Opinion: Obama’s centrist immigration reform proposals elicit extremist media response
AN OPINION BY MILES SCHNEIDERMAN —
Now that the government has decided to wait until February before coming to terms with its crippling debt addiction, it’s time for some other subjects to dominate the national political conversation. Next on deck: immigration! President Barack Obama, who has been a key supporter of the proposed Development, Relief and Education for Alien Minors (DREAM) Act and a so-called “pathway to citizenship,” has vowed to make comprehensive immigration reform a priority. Naturally, as soon as this discussion returned to the limelight, the media degraded it into an incomprehensible collage of misinformed talking points and dramatic oversimplification. Some of them tell us the DREAM Act is the ultimate answer to the immigration problem; others claim Obama secretly wants to deliver every high-paying job in the nation to “illegals.” The truth — that Obama’s idea of immigration reform is neither perfect nor treasonous — is rarely mentioned.
The DREAM Act is like most of Obama’s ideas in that the reform it offers is limited, but still an improvement on the current state of affairs. It’s the kind of legislation that has become a hallmark of the Democratic Party. As opposed to no reform at all, it’s certainly a good thing, but it’s not bold or broad enough to rock the boat of the political and economic status quo. The DREAM Act provides a way for the children of undocumented immigrants to become United States citizens, which is to be celebrated, but it also sets very strict terms as to who can stay in the U.S. and under what circumstances. It is a grudging and hesitant reform, reluctantly dragged from the grasping fingers of the money-driven political machine.
Most young people who want to avoid deportation will need to either enroll in college and suffer the slings and arrows of outrageous student loan interest rates, or sign up for the military and get sent off to kill or be killed in some meaningless display of international genital comparison. Moreover, the DREAM Act does nothing whatsoever to address the supreme foundational injustice upon which this country was constructed: the plight of indigenous Americans who are, to this day, consistently denied recognition as human beings and who probably wish their ancestors had maintained a stricter immigration policy back in the 15th century. Obama’s ideas on a “pathway to citizenship” are similarly mundane — background checks, a lengthy waiting process, increased border security and mandatory English lessons are lynchpins of any reform he might recommend.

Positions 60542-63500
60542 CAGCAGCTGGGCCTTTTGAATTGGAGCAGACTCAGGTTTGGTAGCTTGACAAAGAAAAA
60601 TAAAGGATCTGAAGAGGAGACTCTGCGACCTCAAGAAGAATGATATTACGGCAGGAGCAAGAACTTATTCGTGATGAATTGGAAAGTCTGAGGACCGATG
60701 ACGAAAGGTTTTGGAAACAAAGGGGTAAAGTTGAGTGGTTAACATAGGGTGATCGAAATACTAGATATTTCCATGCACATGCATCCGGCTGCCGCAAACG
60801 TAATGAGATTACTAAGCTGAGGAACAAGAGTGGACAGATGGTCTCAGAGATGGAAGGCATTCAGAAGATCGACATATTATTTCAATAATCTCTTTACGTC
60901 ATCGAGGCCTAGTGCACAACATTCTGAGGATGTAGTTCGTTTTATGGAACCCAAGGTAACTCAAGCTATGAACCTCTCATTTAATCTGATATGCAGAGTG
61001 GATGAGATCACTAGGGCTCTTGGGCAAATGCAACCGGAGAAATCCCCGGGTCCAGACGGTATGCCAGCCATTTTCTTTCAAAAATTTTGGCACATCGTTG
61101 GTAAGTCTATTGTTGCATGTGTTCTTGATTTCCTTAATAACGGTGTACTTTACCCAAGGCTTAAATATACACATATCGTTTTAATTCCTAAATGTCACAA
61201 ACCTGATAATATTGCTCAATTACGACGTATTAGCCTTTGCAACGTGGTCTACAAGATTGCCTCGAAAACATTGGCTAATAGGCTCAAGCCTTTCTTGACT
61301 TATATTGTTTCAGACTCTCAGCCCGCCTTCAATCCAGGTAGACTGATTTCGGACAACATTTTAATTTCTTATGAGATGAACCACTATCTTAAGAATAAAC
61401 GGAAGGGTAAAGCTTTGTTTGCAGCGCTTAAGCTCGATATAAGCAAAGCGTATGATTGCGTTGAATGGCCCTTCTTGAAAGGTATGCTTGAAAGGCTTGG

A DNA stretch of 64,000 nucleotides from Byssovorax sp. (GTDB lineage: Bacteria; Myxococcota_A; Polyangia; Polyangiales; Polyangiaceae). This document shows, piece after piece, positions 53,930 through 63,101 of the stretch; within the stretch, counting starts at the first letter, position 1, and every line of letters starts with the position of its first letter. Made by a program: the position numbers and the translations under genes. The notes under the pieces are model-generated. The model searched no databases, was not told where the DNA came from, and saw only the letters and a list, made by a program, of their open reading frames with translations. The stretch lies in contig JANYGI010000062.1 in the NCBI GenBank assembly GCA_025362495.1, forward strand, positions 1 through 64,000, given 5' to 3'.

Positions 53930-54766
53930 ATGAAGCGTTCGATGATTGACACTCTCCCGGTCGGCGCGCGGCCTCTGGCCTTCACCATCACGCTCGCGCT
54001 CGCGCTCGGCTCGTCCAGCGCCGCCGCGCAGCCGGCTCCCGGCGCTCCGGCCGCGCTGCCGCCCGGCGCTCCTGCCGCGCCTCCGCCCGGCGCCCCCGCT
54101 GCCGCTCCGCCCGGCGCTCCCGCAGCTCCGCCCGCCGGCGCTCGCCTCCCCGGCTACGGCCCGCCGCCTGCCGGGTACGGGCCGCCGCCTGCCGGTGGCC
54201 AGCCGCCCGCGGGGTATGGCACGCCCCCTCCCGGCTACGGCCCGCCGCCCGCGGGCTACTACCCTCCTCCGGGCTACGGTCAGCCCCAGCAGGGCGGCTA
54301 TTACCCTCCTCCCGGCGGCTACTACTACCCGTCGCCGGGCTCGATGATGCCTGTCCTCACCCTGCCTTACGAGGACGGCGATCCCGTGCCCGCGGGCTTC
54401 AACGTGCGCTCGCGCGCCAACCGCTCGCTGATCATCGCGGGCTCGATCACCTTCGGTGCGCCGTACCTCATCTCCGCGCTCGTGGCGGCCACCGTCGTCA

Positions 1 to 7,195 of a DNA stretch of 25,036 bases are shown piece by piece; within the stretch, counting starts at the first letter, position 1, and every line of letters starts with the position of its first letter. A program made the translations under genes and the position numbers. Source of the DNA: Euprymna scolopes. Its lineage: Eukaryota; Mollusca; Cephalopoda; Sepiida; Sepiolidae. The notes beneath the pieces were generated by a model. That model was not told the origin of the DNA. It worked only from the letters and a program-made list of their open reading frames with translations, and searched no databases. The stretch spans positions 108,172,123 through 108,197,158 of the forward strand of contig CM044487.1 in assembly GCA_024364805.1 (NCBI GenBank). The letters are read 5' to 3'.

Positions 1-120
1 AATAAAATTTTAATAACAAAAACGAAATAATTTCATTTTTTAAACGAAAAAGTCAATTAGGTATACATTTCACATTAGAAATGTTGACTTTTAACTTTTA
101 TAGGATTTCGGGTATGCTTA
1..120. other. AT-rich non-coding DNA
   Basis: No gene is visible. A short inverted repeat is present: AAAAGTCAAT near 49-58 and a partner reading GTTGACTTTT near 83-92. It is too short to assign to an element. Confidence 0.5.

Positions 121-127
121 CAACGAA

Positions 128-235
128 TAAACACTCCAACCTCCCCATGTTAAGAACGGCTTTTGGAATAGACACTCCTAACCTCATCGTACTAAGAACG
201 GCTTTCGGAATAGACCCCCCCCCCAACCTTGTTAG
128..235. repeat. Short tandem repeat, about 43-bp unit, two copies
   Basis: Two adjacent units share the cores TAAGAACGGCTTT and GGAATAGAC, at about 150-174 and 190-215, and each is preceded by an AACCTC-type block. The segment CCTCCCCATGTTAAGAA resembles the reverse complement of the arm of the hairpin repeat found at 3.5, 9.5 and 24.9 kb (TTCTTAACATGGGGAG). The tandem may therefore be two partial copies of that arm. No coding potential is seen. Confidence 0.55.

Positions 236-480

Of course, Obama’s watered-down, inoffensive notions of immigration reform are as demonized by the political right as they are praised to the skies by the political left. The conservative media seem to have doubled down on their refusal to demonstrate compassion for fellow human beings, promoting a xenophobic fear of “aliens” and accusing Obama of gleefully tossing the keys to America to an unruly gang of criminals and thugs. Chris Crane, president of the National Immigration and Customs Enforcement Council, recently spoke in an interview on The Laura Ingraham Show:
“It is no longer illegal in the United States of America to be in this country illegally. You know, even if you have been convicted of multiple criminal convictions, we often cannot even put you into removal proceedings, into deportation proceedings, because you are protected by this president. And it’s basically an open-borders policy that once you make it past the border and you’re in the interior of the United States, you’re free.”
The falsehood of that statement is equal parts blatant and breathtaking. Obama has deported more people during his first four years in office than his predecessor, George W. Bush (liberals remember him as the devil incarnate; conservatives can never seem to remember him at all). During his first term, Obama deported 1.5 million people, more than any other president in history during the same span and is now pushing 2 million. The idea that he is some sort of Oval Office anarchist who loves nothing more than flaunting immigration law is as ludicrous as the idea that is a socialist, a Muslim or a Kenyan.
It’s time the people of the U.S. got over our collective “blame the victim” complex and remember that helping the less fortunate is not a sign of weakness or naiveté, but rather the best and strongest part of our humanity. Undocumented immigrants aren’t lazy schemers who stroke their sinister facial hair while plotting the best way to earn a minimum wage job that could have gone to a healthier, worthier white man. They are desperate, courageous people who risk their lives and their freedom to help themselves and their children out of crippling poverty. It’s a problem that will require a thoughtful, intelligent, carefully organized and comprehensive solution, for which we will need a serious, informed political debate in an open and transparent public forum. Unfortunately, all we’re actually getting is the same old sound and fury that most Americans have long since relegated to the background like so much white noise.